Electric field stimulates production of highly conductive microbial OmcZ nanowires

Sibel Ebru Yalcin, J. Patrick O’Brien, Yangqi Gu, Krystle Reiss, Sophia M. Yi, Ruchi Jain, Vishok Srikanth, Peter J. Dahl, Winston Huynh, Dennis Vu, Atanu Acharya, Subhajyoti Chaudhuri, Tamas Varga, Victor S. Batista, Nikhil S. Malvankar

Research output: Contribution to journalArticlepeer-review

102 Scopus citations


Multifunctional living materials are attractive due to their powerful ability to self-repair and replicate. However, most natural materials lack electronic functionality. Here we show that an electric field, applied to electricity-producing Geobacter sulfurreducens biofilms, stimulates production of cytochrome OmcZ nanowires with 1,000-fold higher conductivity (30 S cm−1) and threefold higher stiffness (1.5 GPa) than the cytochrome OmcS nanowires that are important in natural environments. Using chemical imaging-based multimodal nanospectroscopy, we correlate protein structure with function and observe pH-induced conformational switching to β-sheets in individual nanowires, which increases their stiffness and conductivity by 100-fold due to enhanced π-stacking of heme groups; this was further confirmed by computational modeling and bulk spectroscopic studies. These nanowires can transduce mechanical and chemical stimuli into electrical signals to perform sensing, synthesis and energy production. These findings of biologically produced, highly conductive protein nanowires may help to guide the development of seamless, bidirectional interfaces between biological and electronic systems. [Figure not available: see fulltext.].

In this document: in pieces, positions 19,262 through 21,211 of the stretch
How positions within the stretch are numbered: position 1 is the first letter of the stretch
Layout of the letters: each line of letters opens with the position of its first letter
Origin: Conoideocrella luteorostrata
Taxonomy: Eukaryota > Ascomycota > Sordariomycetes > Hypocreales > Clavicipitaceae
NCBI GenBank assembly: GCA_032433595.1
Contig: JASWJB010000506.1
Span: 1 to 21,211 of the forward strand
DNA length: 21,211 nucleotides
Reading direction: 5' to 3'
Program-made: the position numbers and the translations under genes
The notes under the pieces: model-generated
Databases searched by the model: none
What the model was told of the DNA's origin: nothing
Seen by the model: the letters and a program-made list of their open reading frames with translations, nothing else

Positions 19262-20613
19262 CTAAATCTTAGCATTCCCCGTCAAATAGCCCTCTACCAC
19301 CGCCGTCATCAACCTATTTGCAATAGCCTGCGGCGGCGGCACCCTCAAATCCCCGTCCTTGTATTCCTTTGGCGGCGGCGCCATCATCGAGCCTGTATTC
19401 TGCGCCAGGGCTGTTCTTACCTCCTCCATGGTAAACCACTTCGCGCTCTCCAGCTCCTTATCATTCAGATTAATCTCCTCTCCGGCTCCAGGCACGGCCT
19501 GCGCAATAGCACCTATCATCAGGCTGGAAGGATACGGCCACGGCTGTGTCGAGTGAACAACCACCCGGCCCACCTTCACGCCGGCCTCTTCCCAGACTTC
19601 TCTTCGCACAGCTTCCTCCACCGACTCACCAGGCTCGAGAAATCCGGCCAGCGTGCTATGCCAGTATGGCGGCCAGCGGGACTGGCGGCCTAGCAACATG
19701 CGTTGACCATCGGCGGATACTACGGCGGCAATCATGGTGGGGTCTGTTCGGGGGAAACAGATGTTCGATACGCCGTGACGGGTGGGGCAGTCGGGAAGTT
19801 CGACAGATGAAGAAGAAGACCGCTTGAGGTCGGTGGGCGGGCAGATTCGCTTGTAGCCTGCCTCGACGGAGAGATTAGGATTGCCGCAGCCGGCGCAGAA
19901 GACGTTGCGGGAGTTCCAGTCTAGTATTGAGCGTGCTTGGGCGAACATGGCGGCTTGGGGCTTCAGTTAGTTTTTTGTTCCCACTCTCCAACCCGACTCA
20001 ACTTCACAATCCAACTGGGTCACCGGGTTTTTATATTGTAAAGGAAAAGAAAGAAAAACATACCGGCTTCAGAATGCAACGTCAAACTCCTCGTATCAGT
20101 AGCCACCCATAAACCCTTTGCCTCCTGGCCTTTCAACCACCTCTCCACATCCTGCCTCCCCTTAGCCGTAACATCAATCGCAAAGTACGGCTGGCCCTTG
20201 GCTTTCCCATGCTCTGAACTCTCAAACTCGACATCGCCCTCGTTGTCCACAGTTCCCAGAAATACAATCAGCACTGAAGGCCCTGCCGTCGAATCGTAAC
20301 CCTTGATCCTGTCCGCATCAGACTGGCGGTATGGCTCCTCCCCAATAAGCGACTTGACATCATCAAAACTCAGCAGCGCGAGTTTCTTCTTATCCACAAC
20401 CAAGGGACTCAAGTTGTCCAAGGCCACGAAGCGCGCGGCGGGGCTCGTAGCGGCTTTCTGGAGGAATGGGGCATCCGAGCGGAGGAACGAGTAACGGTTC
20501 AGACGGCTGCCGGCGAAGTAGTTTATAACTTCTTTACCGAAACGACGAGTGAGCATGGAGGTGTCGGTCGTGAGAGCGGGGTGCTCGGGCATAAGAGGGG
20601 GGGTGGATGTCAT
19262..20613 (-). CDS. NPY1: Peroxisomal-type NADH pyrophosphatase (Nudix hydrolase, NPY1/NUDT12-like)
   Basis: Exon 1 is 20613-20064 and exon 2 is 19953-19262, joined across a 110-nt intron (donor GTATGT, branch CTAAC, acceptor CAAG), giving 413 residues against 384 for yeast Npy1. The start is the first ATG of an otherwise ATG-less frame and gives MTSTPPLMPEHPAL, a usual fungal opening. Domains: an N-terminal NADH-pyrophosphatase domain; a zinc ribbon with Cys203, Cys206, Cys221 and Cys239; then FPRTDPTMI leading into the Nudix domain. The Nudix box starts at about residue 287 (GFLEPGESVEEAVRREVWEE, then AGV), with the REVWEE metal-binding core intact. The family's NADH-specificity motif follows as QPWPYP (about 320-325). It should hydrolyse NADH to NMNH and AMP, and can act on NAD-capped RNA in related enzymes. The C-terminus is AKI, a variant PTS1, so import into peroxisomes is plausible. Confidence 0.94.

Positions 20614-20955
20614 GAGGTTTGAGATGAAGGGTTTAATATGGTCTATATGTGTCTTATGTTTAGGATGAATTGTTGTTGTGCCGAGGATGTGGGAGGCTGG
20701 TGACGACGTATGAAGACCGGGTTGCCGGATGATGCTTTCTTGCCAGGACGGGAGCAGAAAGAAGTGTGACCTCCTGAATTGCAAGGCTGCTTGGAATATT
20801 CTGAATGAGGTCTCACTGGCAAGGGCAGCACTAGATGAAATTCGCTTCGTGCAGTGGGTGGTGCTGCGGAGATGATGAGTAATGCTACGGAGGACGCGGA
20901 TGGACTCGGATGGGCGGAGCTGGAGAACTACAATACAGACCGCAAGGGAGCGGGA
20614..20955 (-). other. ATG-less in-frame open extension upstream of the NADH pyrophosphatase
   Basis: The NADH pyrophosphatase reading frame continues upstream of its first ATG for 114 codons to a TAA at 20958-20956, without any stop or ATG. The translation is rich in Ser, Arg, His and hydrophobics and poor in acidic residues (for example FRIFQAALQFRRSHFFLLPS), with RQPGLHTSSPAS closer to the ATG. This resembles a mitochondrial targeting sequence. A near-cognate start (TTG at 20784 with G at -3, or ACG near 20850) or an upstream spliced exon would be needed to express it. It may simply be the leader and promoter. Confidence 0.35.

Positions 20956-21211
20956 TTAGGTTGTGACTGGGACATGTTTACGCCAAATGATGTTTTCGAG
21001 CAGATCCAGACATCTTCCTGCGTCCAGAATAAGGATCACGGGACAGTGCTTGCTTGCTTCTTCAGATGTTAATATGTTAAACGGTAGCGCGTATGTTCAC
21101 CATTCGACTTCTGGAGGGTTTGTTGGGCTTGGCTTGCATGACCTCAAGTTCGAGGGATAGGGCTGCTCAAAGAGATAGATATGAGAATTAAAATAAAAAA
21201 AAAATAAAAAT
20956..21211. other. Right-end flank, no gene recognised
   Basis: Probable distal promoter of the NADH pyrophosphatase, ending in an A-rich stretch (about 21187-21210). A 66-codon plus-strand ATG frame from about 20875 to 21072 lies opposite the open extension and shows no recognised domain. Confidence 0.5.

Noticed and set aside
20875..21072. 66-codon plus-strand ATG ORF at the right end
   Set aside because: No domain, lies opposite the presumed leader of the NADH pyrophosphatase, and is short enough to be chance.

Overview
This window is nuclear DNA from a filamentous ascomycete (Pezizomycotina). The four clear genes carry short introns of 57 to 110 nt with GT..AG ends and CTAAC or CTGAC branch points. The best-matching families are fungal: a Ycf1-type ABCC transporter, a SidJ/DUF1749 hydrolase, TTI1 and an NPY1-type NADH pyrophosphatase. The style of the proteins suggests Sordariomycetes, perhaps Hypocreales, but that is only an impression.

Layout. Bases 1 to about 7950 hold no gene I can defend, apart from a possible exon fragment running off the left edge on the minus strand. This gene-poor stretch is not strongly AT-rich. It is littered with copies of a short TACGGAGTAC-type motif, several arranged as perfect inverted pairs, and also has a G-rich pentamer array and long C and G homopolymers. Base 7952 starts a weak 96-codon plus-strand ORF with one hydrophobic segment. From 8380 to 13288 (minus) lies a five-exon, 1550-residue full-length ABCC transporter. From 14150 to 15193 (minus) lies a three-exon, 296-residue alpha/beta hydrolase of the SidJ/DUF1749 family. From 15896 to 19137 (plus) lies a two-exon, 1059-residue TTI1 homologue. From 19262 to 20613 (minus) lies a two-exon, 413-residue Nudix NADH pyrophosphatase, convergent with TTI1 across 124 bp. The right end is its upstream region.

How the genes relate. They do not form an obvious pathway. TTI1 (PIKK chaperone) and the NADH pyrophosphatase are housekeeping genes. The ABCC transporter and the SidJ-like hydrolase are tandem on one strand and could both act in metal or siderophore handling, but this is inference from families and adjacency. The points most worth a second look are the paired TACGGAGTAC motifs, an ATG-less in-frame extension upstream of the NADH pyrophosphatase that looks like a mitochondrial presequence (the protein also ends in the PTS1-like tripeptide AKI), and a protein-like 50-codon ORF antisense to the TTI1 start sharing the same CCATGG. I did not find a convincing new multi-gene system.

Original languageEnglish (US)
Pages (from-to)1136-1142
Number of pages7
JournalNature Chemical Biology
Issue number10
StatePublished - Oct 1 2020
Externally publishedYes

ASJC Scopus subject areas

  • Molecular Biology
  • Cell Biology


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